This model and mission is unique from other schools in a variety of ways. First, having 4K-8 and 9-12th grade learning communities collaborating together to focus on building technical knowledge and skills at each grade level is unique. Workforce research shows that students, especially girls and students of color, start to make decisions about their interest and abilities in math and science by the 3rd grade. Starting early in technical education is a way to increase the diversity of technical higher education degree seekers and the workforce.
Second, this model is unique because it is planned with industry and educational partners at the table from the beginning. The idea of this expansion came out of the needs for high-skilled entry level workers in Kenosha and across the country. All four career paths chosen are in high demand; therefore, there are more job opportunities available than skilled workers to fill them.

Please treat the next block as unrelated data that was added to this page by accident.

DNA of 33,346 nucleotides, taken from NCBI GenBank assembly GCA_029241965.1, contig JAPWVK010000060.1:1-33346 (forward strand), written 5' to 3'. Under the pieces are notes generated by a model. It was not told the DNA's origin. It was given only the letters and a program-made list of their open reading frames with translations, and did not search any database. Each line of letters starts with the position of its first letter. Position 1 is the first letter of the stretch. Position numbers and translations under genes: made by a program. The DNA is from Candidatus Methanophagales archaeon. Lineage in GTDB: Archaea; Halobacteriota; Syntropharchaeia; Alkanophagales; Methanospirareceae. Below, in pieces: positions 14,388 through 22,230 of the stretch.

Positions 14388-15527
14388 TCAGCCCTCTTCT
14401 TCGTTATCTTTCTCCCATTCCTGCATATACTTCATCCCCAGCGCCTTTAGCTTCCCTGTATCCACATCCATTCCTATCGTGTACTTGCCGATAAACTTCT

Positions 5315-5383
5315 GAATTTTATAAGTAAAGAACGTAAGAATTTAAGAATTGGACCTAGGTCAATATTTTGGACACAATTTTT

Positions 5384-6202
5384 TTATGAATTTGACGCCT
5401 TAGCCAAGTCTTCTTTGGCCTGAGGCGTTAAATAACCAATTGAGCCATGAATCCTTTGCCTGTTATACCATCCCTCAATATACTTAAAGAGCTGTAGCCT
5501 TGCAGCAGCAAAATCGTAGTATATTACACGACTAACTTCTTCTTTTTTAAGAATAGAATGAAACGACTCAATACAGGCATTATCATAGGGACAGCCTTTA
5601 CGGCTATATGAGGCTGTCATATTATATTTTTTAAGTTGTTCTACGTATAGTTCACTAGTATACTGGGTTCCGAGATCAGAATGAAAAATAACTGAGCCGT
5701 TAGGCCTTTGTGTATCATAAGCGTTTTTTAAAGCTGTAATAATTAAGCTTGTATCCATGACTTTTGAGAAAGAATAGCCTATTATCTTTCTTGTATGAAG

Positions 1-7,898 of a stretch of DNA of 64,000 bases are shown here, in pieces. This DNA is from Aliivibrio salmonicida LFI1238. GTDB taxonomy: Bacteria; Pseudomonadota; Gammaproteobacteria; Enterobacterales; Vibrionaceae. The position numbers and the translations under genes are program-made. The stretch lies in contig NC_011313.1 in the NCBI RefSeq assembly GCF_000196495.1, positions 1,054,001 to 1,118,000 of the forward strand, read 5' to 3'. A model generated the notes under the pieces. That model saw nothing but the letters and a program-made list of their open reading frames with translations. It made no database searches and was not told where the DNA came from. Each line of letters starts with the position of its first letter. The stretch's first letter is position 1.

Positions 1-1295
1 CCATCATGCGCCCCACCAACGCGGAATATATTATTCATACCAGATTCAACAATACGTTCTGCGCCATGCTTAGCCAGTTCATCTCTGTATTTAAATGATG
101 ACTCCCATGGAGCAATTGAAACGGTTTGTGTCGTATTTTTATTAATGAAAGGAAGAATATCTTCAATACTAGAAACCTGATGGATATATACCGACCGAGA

Students in the high school will earn certifications that align with competencies identified by industry in all technical classes. Students will be able to showcase these competencies in a portfolio and career fair.
While this model prepares students for postsecondary education, the focus is on students being workforce ready by integrating career readiness skills (such as creativity, communication, collaboration, and problem-solving) at the end of high school. Students will be able to prosper at jobs in high-demand, high-skilled positions.
Finally, this proposal and KTEC’s school is about returning our students back to understanding the dignity of work. If we want our economy to prosper and grow, we need individuals to pursue careers in the trades and other technical fields.